The Independent Market Observer

Q3 2023 Earnings: A Little Taste of Everything This Thanksgiving

Posted by Rob Swanke

This entry was posted on Nov 21, 2023 2:21:54 PM

and tagged Commentary

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Q3 2023 earningsEveryone has their Thanksgiving favorites, whether that’s the turkey, the mashed potatoes, the stuffing, or the gravy. For me, it’s the pie—blueberry with my mom’s homemade whipped cream.

Before we dig into our Thanksgiving feasts, though, let’s take some time to digest the third-quarter earnings. After several quarters of declines, Q3 earnings beat expectations quite handily, given low expectations, and knocked us out of the earnings recession we’ve been in. Of course, like any good Thanksgiving meal, the resulting food coma could affect expectations for the quarter ahead. Let’s take a closer look. 

The Main Course: What Drove Q3 Earnings

With 94 percent of the S&P reporting for the quarter, 82 percent of companies reported results above their earnings per share estimates. This would be the highest number of companies beating expectations since the third quarter of 2021 and 8 percent above the 10-year average. With 6 percent of companies yet to report, the expected earnings growth rate for the quarter of 4.3 percent is now well above the 0.3 percent decline expected going into earnings season (according to FactSet consensus analyst estimates as of November 17).

The biggest drivers of earnings for the quarter were the large gains in the communication services and consumer discretionary sectors, with financial services and tech sectors making strong side dishes. Going into the quarter, communication services and consumer discretionary were expected to be strong performers and still blew away expectations.

S&P 500 earnings growth
Note: Data as of November 17, 2023

Within communication services, the turnaround from T-Mobile helped see a jump of 320 percent within the wireless telecom services industry. But it was still one of the so-called Magnificent Seven (i.e., Apple, Microsoft, Amazon, Google, Nvidia, Tesla, and Meta) that provided the biggest boost to the sector: Meta saw an earnings beat of more than double expectations on better digital advertising revenue and lower expenses, accounting for one-third of the sector’s earnings growth.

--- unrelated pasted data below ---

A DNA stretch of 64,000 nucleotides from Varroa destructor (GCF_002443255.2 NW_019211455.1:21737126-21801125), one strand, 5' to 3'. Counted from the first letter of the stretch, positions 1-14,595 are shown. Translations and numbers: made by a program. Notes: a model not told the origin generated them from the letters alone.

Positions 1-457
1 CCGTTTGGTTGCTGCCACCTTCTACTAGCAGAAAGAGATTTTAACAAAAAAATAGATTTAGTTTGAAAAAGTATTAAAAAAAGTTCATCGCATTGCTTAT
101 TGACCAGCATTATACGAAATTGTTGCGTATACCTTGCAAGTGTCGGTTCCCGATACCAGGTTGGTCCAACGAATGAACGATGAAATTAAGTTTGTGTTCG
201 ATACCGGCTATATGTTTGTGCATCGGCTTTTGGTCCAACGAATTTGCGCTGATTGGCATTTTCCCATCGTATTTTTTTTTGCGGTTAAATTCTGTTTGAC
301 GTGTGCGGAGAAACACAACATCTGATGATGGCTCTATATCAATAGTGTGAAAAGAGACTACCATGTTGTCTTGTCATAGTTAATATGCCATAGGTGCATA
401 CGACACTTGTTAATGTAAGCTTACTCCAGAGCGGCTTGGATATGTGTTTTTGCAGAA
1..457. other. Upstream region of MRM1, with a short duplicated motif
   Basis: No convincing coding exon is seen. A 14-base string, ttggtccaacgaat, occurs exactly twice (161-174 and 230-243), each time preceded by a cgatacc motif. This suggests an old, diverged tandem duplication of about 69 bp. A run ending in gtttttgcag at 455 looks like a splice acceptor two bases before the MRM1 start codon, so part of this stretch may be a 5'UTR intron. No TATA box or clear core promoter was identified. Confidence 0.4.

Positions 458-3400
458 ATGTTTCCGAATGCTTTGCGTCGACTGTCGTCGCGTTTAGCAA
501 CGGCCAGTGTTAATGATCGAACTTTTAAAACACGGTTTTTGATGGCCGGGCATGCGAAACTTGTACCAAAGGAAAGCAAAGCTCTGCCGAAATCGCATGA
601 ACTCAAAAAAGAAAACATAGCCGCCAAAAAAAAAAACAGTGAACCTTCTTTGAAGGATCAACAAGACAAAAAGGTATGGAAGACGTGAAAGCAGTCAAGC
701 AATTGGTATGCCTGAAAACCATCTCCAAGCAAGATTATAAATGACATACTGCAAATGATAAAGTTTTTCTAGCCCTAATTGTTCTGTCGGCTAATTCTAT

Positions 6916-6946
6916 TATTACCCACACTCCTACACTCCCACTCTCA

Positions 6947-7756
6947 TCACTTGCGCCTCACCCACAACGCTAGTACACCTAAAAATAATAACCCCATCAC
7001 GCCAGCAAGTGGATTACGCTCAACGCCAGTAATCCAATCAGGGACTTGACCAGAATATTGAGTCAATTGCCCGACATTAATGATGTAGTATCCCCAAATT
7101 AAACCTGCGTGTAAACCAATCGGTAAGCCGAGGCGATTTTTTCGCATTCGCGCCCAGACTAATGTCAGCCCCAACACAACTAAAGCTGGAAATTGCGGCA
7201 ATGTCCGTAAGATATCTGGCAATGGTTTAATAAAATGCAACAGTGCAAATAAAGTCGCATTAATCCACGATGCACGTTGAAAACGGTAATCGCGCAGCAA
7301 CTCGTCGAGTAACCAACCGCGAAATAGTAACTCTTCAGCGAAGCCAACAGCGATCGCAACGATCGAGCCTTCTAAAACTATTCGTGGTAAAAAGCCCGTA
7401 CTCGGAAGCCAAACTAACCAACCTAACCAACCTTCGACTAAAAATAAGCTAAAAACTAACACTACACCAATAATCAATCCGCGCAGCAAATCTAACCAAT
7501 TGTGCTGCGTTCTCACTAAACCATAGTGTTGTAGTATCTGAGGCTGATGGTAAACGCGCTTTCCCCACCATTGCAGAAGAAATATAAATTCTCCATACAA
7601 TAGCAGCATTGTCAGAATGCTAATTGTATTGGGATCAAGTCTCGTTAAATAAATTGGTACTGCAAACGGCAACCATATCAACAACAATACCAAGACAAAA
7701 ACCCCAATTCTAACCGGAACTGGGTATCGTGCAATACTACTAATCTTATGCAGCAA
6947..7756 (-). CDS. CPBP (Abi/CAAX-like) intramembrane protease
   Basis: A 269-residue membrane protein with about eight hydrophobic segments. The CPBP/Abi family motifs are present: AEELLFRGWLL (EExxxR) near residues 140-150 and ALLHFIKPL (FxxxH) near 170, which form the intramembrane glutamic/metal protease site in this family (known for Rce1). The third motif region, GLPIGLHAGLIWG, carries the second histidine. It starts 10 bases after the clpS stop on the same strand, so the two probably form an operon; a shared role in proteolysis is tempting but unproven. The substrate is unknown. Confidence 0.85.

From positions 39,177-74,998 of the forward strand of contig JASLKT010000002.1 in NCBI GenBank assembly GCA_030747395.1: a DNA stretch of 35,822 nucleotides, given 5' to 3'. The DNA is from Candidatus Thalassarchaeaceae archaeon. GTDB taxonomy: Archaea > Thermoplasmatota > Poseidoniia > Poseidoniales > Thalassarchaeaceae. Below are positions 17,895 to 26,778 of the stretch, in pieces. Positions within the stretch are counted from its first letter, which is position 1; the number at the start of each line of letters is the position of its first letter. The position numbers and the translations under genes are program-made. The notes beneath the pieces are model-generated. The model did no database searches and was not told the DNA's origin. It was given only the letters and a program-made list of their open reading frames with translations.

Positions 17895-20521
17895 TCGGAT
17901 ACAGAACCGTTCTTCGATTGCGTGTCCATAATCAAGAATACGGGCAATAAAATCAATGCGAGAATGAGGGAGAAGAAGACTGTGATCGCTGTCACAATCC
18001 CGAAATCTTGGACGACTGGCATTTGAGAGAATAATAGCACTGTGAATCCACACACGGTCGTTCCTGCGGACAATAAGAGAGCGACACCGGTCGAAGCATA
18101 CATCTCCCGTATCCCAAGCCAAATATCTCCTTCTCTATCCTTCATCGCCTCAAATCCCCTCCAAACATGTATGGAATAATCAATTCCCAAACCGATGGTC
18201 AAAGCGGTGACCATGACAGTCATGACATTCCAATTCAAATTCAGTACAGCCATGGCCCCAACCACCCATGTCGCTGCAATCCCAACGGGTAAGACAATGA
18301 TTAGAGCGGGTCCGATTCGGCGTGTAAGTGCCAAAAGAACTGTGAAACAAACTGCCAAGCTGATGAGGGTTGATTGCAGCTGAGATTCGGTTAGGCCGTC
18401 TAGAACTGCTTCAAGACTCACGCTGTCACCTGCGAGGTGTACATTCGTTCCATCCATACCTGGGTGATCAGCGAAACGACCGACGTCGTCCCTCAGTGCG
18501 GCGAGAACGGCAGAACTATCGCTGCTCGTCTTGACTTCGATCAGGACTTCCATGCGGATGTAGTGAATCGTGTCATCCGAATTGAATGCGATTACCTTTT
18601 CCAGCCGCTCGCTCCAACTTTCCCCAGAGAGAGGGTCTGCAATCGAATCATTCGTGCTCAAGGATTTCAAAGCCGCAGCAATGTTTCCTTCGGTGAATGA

For consumer discretionary, Amazon was the big winner, handily beating earnings estimates and accounting for more than 40 percent of the sector’s gains. On an industry level, it was hotels, restaurants, and leisure that saw huge gains, including those from several cruise lines that are seeing robust demand from consumers willing to spend on travel.

While tech and financials didn’t beat to the same degree as those sectors, they make up just over 40 percent of the S&P 500. Solid performance by these sectors helped move the S&P earnings further into positive territory. 

Don’t Forget Your Vegetables: What Didn’t Taste So Great

On an absolute basis, the energy sector was the biggest detractor for earnings in the third quarter. This was primarily driven by falling commodity prices after we saw huge gains in oil and gas prices in 2022. Most of this was expected, however, and the jump in energy prices toward the end of the quarter helped the energy sector beat revenue and earnings expectations.

The hardest quarter relative to expectations came from health care. At the beginning of the quarter, health care was expected to have it tough, with a 12 percent decline in earnings. But a bad quarter from two Covid-19 vaccine heavyweights, Pfizer and Moderna, really hurt the earnings picture, sending health care down 20 percent. Without those two firms included, the performance of the health care sector would have been flat. Both took steep write-downs of their Covid-19 product inventories as demand has started to wane for vaccines and therapeutics. 

Hangover Ahead? Expectations for Q4

While the third quarter was good overall, the market response was at least somewhat muted until the inflation report sent the market and valuations higher due to many firms lowering their guidance for the fourth quarter, offsetting many of the earnings beats in the third quarter. While some of the declines came from sectors that performed well in the third quarter (e.g., consumer discretionary and communication services), health care saw a big write-down of expectations for the fourth quarter going from flat to –18.2 percent.

S&P 500 earnings growth
Note: Data as of November 17, 2023

While it may be easier to beat expectations for the fourth quarter with expectations down to 2.9 percent earnings growth, the market still has lofty expectations for the year ahead. The S&P 500 is expected to grow earnings by 11.6 percent in 2024. So, forward guidance and healthy profit margins, which continued to expand in the third quarter, will continue to remain important for supporting the 18.6x forward earnings multiple of the S&P 500.

Of course, this may be a case of the market’s eyes being too big for its stomach. But for now, I’m going to enjoy my pie. Happy Thanksgiving to all.


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